October 19, 2007

Indians as living fossils

Media seeing red on Wahoo debateMore than any other ethnic group in the United States, American Indians are often associated with a past existence. From Buffalo Bill’s “Wild West Show” to the cowboys-and-Indians dramas of the 1950s, there is a pervasive sense that American Indians are leftovers from some previous age—a group of breathing fossils that once gave us corn, Thanksgiving, and James Fenimore Cooper novels.

It’s no wonder, then, that the most common excuse offered in defense of Wahoo is that he is intended not as a slight but as an “honor”—as if Wahoo is a memorial to some once-great civilization, not unlike the glitzy casinos and their new museums. It only goes to underscore the point that the contemporary American Indian is as forgotten as the Ghost Dance.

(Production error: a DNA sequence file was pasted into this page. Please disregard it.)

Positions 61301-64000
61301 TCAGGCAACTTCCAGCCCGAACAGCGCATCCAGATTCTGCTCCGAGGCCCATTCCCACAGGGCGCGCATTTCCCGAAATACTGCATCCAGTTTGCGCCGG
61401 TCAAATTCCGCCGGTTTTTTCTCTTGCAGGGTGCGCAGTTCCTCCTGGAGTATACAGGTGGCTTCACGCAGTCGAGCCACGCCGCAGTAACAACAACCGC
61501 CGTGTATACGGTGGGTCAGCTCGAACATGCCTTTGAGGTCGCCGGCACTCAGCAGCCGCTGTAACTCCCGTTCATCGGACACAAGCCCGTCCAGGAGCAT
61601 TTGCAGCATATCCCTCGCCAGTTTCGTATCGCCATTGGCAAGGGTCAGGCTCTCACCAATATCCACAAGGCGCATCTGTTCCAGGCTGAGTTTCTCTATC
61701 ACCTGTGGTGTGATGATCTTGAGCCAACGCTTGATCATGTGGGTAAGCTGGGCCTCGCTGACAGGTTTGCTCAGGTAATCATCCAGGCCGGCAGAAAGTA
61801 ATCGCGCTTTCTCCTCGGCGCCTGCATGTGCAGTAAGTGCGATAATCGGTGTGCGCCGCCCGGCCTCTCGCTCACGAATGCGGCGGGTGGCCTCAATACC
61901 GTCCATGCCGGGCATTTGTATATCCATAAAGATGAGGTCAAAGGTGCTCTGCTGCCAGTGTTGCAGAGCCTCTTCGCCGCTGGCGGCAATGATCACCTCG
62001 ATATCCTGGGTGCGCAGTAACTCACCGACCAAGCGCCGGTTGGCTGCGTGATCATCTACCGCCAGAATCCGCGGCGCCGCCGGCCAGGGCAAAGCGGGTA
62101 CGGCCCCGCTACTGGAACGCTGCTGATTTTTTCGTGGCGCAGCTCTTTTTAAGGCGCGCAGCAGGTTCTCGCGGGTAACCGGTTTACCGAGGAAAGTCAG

1 comment:

DB Dowd said...

Interesting perspective. I have enjoyed checking in at Newspaper Rock since last summer, when I actually visited the place in question, and stumbled over the blog after the fact. Fascinating. The Chief Wahoo subject has gotten some sustained engagement over at my blog, Graphic Tales, and I would invite visits and comment. See http://ulcercity.blogspot.com/2007/10/indian-summer-roundup-wahoo-meets.html for a trackback through several posts on the subject.